Anyway, back to the A550. The button layout is pretty generous and, for the most part, easily accessible. One button that I wish was on the exterior is a button for switching image stabilization on and off. The A300 and A350 had this; however, in the latest generation Sony moved this function to the menu system.
It’s important to be able to turn this feature off if you’re putting the camera on a tripod. I experienced a little blur in some images from the use of image stabilization when on a tripod on the A550 and the A330. I appreciate the placement of the on/off switch on the body of the A300, A350, A850 and A900.
Sony does a great job with the A550 of putting settings modes like ISO, drive type, dynamic range optimizer on dedicated buttons. Other high-demand settings are available via a Function button on the back. Hitting this button gives you quick access to additional stuff like white balance, focusing modes, flash modes, metering modes, and creative styles. All these are adjusted with the 4-way navigation button on the rear panel.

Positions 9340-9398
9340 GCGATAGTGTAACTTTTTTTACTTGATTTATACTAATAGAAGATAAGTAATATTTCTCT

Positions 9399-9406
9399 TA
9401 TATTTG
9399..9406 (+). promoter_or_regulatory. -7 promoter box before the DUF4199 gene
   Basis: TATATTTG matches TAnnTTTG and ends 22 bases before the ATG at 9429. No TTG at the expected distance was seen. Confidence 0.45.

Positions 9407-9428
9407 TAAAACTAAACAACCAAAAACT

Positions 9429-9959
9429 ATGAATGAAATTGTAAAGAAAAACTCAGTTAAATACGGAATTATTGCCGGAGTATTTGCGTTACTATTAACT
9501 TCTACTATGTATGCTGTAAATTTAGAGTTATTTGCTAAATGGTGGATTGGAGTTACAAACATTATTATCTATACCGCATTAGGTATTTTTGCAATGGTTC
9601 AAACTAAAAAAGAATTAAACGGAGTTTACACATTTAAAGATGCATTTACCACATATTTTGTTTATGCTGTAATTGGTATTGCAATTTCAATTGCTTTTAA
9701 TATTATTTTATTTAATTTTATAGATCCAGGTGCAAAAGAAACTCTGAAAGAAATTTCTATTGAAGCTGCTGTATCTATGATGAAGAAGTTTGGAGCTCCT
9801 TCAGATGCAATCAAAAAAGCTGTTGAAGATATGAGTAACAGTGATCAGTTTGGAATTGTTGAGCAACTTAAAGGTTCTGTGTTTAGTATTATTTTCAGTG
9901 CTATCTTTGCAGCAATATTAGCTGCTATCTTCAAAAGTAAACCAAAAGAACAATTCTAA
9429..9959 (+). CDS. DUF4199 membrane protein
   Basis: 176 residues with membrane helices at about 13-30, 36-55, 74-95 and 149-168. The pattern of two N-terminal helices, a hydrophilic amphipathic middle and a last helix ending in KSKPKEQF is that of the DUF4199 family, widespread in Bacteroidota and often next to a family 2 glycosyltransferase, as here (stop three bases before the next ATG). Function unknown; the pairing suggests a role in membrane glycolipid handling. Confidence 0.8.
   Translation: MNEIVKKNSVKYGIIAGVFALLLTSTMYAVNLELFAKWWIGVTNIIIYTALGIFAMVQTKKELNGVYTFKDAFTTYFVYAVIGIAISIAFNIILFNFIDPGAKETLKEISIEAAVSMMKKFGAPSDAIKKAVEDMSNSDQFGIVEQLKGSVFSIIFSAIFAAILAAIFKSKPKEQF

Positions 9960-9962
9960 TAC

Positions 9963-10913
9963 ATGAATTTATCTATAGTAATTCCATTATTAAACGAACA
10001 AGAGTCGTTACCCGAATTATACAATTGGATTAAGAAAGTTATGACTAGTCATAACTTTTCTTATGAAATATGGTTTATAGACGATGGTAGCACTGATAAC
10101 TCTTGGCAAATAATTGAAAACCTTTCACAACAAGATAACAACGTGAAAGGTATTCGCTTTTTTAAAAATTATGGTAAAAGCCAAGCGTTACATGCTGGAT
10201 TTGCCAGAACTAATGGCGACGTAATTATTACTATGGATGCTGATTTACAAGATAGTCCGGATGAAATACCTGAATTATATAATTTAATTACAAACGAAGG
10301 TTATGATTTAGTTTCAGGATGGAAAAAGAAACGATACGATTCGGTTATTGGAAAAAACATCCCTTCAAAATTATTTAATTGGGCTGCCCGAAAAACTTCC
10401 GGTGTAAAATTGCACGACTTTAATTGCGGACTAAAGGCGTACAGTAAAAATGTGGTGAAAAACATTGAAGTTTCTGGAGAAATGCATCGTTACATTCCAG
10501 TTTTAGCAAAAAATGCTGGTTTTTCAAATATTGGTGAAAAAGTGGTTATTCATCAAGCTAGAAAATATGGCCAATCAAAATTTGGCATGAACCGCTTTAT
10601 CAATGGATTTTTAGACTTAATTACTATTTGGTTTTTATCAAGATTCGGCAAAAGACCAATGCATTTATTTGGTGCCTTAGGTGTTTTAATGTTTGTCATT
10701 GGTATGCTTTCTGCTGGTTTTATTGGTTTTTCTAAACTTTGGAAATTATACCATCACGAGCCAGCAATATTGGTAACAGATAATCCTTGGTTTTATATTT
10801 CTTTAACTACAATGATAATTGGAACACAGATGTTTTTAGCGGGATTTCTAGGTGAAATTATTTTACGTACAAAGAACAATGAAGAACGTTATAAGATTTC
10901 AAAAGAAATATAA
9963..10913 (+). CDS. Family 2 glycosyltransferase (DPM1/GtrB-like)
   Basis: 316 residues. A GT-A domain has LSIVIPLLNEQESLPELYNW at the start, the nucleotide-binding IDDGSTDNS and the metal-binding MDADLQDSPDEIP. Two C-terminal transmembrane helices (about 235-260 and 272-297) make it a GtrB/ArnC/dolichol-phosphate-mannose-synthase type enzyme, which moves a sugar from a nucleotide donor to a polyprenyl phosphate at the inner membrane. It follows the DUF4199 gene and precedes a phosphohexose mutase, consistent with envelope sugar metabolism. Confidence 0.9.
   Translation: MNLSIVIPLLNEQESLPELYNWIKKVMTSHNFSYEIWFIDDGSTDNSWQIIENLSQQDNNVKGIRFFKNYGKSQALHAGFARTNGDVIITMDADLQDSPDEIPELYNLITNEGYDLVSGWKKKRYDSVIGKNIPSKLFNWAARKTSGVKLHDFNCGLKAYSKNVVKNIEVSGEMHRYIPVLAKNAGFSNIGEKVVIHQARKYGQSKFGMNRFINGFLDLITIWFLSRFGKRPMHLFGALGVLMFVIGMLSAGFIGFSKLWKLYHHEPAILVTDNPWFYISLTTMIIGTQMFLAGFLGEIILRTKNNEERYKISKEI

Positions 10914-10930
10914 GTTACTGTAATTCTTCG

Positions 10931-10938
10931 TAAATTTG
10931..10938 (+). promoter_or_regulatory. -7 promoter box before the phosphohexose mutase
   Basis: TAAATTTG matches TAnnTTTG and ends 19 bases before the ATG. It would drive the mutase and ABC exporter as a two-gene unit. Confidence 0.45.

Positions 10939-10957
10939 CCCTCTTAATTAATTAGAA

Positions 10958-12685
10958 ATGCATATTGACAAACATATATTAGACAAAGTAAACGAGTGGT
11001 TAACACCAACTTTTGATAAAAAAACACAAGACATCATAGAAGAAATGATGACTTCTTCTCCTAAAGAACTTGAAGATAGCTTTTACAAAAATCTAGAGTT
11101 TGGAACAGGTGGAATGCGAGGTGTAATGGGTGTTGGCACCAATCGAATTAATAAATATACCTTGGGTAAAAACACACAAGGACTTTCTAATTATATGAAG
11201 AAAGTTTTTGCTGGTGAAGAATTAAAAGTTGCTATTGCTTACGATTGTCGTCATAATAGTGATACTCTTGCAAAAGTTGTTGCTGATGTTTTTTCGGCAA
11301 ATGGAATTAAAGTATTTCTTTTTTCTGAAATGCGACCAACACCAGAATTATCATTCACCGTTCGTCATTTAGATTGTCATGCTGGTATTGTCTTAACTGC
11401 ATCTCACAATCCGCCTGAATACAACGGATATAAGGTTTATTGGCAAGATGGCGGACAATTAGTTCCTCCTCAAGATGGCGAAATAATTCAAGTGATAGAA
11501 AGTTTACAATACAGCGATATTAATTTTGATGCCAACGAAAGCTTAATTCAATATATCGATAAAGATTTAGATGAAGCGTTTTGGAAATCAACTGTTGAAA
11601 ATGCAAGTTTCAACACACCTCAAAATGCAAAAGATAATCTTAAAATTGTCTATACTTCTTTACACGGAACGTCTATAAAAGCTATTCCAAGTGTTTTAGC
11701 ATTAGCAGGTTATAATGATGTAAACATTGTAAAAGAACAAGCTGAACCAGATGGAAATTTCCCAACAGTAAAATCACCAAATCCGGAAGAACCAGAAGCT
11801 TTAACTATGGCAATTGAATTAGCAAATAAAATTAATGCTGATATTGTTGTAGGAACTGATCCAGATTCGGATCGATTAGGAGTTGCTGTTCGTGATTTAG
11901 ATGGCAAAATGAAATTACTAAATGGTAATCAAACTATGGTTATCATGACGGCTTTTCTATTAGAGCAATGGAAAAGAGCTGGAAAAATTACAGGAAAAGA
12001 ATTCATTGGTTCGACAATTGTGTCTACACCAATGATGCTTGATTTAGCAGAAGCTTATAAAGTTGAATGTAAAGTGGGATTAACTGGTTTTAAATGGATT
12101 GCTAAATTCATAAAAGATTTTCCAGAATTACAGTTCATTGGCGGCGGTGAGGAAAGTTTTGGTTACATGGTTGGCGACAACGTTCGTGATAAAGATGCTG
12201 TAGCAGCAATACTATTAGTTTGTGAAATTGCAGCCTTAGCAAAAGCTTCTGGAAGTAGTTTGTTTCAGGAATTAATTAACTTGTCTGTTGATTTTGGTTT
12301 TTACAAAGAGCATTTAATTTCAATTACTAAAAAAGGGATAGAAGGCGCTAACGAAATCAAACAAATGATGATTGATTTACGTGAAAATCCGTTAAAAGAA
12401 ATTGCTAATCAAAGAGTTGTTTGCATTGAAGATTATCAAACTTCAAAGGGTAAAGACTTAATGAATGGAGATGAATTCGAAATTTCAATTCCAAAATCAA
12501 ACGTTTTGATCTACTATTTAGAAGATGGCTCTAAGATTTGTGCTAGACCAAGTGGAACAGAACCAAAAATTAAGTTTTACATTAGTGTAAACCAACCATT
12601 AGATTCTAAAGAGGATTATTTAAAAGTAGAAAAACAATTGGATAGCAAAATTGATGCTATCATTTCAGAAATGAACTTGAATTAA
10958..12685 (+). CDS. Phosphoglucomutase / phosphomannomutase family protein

The mode dial on the top-left of the A550 features the typical shooting modes like Auto, P, A, S and M, as well as scene-specific modes such as sports mode, portrait mode, etc. All in all, the A550 offers intuitive controls and feels just as good or better than other entry-level DSLRs.
Sony A550 Performance
Not surprisingly, the A550 performs like a champ. Good response from the shutter release and all the other input buttons. It has quick startup and, as I previously mentioned, the Live View performance is second to none.
Wicked-Fast Autofocus in Live View
I’ve praised the Live View performance of Sony Alpha DSLRs ever since I first handled the A300 and A350. Sony does something entirely different from what Nikon and Canon do with Live View.